Deloitte’s 2019 “Global Human Capital Trends” report states, “The number-one trend for 2019 is the need for organizations to change the way people learn.” However, only 46% of survey respondents said they’re ready to address this trend. Organizations are looking for answers to three questions in order to commit to addressing learning…
Successful people often thank mentors when recognized with an award or congratulated on an accomplishment. Mentors guide us with knowledge and advice to help us reach success. In The Hero with a Thousand Faces, Joseph Campbell outlines the 12 stages of the hero’s journey. One of the stages is meeting the mentor, who provides guidance, training, and confidence so the hero can set out on a journey and fulfill their quest to greatness.
Between younger workers’ demand for professional development opportunities and the increasing need to prepare employees for coming changes in technology and business processes, companies face growing pressure to provide a wider range of training options. In response, more organizations are implementing social learning programs that enable their own workers to be part of the solution.
Learning and development is a lot like advertising; both are often the first department to be scaled back or eliminated during budget cuts. It’s a risky move, considering that Henry Ford once said, “A man who stops advertising to save money is like a man who stops a clock to save time.” So, too, is learning critical to business success.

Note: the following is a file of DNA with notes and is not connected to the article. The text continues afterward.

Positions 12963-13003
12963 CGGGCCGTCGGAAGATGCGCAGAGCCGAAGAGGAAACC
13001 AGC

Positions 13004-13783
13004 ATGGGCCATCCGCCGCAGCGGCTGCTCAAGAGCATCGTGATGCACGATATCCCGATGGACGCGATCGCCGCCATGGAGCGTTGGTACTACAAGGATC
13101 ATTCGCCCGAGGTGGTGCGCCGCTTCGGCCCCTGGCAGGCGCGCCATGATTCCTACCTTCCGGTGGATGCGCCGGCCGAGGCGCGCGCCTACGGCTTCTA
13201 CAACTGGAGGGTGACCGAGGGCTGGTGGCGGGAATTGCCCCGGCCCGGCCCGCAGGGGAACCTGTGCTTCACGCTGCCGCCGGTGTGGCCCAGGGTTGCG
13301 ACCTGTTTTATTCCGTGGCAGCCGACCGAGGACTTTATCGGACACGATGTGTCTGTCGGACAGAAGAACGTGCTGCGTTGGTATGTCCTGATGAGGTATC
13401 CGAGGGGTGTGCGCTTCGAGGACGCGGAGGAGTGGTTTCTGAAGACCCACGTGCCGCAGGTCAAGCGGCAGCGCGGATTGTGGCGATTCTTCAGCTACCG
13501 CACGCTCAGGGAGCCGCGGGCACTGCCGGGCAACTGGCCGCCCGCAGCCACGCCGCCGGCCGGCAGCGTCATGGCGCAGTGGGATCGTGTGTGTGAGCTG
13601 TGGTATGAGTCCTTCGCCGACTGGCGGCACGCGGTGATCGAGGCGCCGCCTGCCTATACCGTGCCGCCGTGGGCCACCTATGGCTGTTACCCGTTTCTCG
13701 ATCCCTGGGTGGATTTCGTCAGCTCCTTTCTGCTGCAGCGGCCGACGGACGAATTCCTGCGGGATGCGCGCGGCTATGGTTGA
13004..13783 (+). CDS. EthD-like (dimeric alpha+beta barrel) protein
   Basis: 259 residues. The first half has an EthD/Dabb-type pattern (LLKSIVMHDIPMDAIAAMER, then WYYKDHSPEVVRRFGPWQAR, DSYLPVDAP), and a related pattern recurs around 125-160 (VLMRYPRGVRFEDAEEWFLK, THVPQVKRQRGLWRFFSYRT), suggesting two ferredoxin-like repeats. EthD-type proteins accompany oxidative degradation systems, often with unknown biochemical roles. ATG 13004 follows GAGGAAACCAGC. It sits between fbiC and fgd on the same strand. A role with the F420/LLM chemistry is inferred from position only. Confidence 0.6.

Even if you’re a seasoned L&D professional, it’s easy to be overwhelmed by the choices when considering buying or replacing an LMS (learning management system). After all, the LMS market is among the fastest-growing – and least well-defined – segments in human capital management software.
The modern workforce isn’t fixed. It’s fluid, full of flexible work opportunities and remote employees. People don’t have to sit at their desks from 9 to 5 anymore. A majority of employees prefer to work wherever, whenever. And learning has to adapt.
The traditional LMS was good at delivering training and solving for challenges like skills and compliance requirements (e.g., sanitation and safety). But there are huge differences among training, learning and knowledge that can more dramatically benefit employees and their companies.
My guest interview this month is with Jerry Cox, he is the President of Brainier and we met in September at their annual user conference. I was so impressed with his presence throughout the event and the growth of the company under his leadership, I thought he would be a great person to interview.
Digital transformation has been a hot topic in recent years, and for good reason. More and more, companies are adapting to the ever-changing world. New technologies like the Internet of Things, big data architecture, wearables and more are changing markets and industries, making digital transformation a necessity.